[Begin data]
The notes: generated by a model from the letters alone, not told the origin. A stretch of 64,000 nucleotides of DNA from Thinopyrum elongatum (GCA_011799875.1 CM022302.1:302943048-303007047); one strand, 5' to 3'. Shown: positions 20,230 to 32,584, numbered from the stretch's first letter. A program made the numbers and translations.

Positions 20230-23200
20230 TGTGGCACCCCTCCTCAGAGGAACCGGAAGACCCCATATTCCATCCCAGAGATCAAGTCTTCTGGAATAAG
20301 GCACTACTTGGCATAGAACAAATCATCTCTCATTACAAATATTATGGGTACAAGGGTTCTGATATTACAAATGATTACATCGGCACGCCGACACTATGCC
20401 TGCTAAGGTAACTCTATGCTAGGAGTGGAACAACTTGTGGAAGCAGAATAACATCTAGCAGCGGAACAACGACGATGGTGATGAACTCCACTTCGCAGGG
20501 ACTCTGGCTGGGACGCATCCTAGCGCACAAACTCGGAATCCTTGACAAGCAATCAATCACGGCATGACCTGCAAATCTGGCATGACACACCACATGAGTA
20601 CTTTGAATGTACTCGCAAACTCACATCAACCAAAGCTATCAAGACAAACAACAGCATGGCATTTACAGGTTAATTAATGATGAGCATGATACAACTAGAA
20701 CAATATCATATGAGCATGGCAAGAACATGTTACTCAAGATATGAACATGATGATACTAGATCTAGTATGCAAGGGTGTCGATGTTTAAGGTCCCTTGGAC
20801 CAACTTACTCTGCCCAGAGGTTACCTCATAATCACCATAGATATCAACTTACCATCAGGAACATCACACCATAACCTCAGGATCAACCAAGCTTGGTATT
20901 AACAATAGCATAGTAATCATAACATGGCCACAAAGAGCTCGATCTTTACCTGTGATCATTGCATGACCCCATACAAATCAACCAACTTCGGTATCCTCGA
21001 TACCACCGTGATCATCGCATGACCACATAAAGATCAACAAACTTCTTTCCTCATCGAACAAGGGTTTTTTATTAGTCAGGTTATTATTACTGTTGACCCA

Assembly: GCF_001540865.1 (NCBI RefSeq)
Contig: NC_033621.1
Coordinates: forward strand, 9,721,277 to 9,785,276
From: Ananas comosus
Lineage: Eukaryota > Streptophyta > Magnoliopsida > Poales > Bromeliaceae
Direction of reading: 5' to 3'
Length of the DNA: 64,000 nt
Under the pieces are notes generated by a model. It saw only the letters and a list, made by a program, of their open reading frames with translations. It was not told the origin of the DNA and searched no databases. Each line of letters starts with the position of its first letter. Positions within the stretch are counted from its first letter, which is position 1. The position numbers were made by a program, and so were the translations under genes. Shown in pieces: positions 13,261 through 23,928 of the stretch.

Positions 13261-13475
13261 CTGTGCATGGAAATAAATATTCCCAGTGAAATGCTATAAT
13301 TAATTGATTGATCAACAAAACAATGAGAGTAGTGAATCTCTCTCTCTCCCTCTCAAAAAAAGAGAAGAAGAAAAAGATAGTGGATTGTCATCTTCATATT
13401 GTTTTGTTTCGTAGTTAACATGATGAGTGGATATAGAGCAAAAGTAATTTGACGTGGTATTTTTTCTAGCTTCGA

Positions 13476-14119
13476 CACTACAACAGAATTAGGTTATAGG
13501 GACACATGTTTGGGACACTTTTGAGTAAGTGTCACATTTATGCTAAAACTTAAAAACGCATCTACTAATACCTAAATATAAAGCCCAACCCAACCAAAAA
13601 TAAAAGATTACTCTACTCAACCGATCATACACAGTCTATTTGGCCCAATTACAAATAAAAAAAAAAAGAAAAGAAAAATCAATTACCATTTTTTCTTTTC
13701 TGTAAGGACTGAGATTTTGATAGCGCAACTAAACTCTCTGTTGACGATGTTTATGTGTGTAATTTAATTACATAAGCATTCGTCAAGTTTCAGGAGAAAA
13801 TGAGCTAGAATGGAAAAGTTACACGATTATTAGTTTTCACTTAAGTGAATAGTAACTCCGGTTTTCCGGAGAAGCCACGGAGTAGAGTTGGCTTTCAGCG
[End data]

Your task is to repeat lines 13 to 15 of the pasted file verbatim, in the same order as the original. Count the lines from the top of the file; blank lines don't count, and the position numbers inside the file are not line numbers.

Contig: NC_033621.1
Coordinates: forward strand, 9,721,277 to 9,785,276
From: Ananas comosus